Practical implications: Adopting newer strategies for developing and translating evidence into practice could lead to improvements in patient care and population health.

Keywords: Evidence-based dentistry; clinical practice guidelines; computable guidelines; evidence-based medicine; implementability; implementation science; learning health care systems; patients’ values and preferences.

PubMed | DOI

Glick, M., & Ackerman, M. (2022). Words and concepts matter. Quintessence Int, 53(9), 741-742.

PubMed | DOI

Glick, M., & Carrasco-Labra, A. (2022). Screening testing in health care: Getting it right. J Am Dent Assoc, 153(4), 365-370.

Background: There is a movement to engage oral health care professionals in administering tests to identify people at risk of developing contagious diseases and other medical conditions. The purpose of this overview was to provide clinicians with fundamental concepts to understand how to evaluate a screening test’s capability to give a correct result and its implications for practice (health outcomes).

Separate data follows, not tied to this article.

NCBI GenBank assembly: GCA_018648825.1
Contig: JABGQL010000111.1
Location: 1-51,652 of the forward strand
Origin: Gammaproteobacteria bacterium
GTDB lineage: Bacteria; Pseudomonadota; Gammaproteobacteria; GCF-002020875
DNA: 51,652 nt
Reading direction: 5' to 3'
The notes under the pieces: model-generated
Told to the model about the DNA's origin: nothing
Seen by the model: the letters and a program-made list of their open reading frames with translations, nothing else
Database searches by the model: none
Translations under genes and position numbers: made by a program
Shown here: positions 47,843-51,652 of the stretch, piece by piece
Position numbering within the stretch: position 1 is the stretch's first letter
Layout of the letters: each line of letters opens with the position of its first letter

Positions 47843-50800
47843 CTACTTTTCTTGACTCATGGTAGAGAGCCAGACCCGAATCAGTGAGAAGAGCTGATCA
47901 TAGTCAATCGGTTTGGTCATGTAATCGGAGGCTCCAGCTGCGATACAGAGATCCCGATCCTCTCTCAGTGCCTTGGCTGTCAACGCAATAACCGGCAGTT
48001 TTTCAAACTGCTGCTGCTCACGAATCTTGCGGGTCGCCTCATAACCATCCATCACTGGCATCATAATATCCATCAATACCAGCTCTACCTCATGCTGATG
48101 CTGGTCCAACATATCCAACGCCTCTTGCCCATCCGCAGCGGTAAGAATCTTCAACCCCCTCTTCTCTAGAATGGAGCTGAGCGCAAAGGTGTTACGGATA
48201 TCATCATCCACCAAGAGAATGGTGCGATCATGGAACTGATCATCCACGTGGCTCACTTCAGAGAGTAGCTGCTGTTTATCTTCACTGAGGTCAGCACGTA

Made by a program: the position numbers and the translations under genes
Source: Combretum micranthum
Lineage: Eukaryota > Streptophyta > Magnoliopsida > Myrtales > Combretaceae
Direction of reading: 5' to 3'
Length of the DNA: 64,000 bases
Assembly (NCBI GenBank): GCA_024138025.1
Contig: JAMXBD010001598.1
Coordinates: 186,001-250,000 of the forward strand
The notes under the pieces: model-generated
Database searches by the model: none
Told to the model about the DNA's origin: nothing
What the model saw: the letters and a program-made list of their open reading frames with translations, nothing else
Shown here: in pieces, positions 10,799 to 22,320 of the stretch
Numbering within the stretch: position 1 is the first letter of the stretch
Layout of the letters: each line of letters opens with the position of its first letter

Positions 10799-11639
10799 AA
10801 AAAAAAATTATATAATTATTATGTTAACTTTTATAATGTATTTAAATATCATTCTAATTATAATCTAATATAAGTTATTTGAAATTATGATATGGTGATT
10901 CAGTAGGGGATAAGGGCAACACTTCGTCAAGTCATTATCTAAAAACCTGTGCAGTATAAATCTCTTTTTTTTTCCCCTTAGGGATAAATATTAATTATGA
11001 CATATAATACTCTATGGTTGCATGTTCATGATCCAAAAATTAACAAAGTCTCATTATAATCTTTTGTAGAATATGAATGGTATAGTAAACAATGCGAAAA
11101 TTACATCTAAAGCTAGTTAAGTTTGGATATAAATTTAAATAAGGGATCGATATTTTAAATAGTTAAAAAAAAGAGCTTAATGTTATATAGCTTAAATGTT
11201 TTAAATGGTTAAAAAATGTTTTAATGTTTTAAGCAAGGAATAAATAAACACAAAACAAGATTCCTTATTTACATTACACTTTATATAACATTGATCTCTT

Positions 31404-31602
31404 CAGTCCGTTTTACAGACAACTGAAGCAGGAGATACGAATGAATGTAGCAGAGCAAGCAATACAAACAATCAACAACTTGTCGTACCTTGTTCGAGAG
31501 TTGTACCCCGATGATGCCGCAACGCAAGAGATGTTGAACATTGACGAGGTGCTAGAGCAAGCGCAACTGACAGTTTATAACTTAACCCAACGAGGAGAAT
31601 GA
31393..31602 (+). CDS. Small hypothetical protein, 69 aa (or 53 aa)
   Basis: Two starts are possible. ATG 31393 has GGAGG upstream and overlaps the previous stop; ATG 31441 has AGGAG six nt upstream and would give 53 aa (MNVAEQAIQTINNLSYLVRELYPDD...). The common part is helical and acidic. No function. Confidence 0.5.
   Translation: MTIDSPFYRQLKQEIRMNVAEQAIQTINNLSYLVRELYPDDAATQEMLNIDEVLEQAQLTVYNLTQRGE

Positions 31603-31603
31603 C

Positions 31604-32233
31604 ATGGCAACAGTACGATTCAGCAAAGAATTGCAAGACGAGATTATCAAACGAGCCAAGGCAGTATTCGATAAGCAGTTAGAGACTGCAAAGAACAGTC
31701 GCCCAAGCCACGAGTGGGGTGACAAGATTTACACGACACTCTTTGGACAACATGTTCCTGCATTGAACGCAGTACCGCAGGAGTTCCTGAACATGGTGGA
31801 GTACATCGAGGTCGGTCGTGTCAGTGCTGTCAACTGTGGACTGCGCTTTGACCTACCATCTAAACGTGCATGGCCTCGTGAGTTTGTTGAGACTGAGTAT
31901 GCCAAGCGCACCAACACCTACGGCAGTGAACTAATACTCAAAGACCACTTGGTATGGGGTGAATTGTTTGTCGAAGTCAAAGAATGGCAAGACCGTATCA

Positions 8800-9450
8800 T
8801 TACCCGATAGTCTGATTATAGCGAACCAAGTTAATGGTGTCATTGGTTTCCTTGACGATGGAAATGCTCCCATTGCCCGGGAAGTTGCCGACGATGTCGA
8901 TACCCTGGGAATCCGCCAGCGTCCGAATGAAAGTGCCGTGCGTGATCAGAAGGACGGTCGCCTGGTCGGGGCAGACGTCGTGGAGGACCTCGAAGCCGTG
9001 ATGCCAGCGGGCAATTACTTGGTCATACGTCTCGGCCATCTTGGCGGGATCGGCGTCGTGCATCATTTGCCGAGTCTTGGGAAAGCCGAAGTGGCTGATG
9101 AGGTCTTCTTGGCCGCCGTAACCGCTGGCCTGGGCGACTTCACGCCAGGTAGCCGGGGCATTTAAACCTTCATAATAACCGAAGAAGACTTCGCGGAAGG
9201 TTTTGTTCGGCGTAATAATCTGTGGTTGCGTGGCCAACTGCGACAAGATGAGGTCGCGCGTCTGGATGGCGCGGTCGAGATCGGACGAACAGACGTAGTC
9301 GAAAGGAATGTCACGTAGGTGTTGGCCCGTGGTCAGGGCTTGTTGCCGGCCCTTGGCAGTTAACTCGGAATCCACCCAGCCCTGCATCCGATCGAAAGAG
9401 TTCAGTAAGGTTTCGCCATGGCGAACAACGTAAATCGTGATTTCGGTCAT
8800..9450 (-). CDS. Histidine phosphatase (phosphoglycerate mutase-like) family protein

Types of studies reviewed: The authors reviewed epidemiologic and statistical articles addressing the purpose of performing screening tests for medical conditions with a special emphasis on understanding and interpreting test results on the basis of specific test characteristics.